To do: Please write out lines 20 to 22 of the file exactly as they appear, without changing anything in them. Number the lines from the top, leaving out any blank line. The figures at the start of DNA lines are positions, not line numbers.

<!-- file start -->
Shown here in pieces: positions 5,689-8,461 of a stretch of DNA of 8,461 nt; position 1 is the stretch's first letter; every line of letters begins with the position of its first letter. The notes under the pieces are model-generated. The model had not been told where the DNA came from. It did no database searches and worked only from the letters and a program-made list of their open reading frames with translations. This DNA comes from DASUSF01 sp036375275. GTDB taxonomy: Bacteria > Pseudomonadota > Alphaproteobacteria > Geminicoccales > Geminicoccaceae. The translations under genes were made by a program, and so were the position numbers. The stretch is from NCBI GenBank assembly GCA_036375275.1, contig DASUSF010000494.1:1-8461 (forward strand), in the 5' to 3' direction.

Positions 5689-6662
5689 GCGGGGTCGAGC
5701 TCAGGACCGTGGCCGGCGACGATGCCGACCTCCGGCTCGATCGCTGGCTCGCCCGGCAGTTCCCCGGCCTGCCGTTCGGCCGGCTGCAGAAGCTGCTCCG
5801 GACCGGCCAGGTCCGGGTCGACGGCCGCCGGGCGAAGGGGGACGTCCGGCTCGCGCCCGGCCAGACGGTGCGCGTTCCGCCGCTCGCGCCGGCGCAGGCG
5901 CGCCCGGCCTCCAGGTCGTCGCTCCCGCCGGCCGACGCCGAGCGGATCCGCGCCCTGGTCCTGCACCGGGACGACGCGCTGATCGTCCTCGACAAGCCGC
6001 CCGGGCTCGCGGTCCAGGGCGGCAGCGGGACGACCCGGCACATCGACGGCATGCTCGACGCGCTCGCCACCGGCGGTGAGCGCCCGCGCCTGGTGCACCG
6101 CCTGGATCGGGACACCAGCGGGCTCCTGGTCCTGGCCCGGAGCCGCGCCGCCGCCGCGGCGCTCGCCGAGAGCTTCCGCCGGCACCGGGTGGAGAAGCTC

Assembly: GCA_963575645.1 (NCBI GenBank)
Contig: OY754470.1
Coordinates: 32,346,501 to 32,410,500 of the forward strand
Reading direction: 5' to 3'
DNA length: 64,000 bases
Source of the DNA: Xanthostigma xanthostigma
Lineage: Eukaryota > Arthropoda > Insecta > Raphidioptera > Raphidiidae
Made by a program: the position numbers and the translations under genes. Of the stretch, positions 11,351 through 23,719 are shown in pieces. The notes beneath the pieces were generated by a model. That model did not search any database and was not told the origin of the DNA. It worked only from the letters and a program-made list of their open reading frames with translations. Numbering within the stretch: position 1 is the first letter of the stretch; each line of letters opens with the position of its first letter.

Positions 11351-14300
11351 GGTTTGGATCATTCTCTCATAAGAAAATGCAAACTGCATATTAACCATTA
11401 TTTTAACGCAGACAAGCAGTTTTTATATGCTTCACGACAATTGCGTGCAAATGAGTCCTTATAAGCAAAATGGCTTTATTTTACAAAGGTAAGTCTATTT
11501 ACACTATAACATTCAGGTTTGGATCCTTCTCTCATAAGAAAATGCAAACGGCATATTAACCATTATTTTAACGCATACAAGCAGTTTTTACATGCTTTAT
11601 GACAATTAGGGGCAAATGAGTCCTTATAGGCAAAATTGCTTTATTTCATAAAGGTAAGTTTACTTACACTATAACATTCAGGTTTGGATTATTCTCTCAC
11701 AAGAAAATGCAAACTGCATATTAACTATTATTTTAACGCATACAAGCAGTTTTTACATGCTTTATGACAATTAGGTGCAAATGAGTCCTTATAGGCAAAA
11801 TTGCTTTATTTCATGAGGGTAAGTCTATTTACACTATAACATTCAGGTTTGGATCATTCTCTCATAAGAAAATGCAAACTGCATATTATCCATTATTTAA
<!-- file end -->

11501 ACACTATAACATTCAGGTTTGGATCCTTCTCTCATAAGAAAATGCAAACGGCATATTAACCATTATTTTAACGCATACAAGCAGTTTTTACATGCTTTAT
11601 GACAATTAGGGGCAAATGAGTCCTTATAGGCAAAATTGCTTTATTTCATAAAGGTAAGTTTACTTACACTATAACATTCAGGTTTGGATTATTCTCTCAC
11701 AAGAAAATGCAAACTGCATATTAACTATTATTTTAACGCATACAAGCAGTTTTTACATGCTTTATGACAATTAGGTGCAAATGAGTCCTTATAGGCAAAA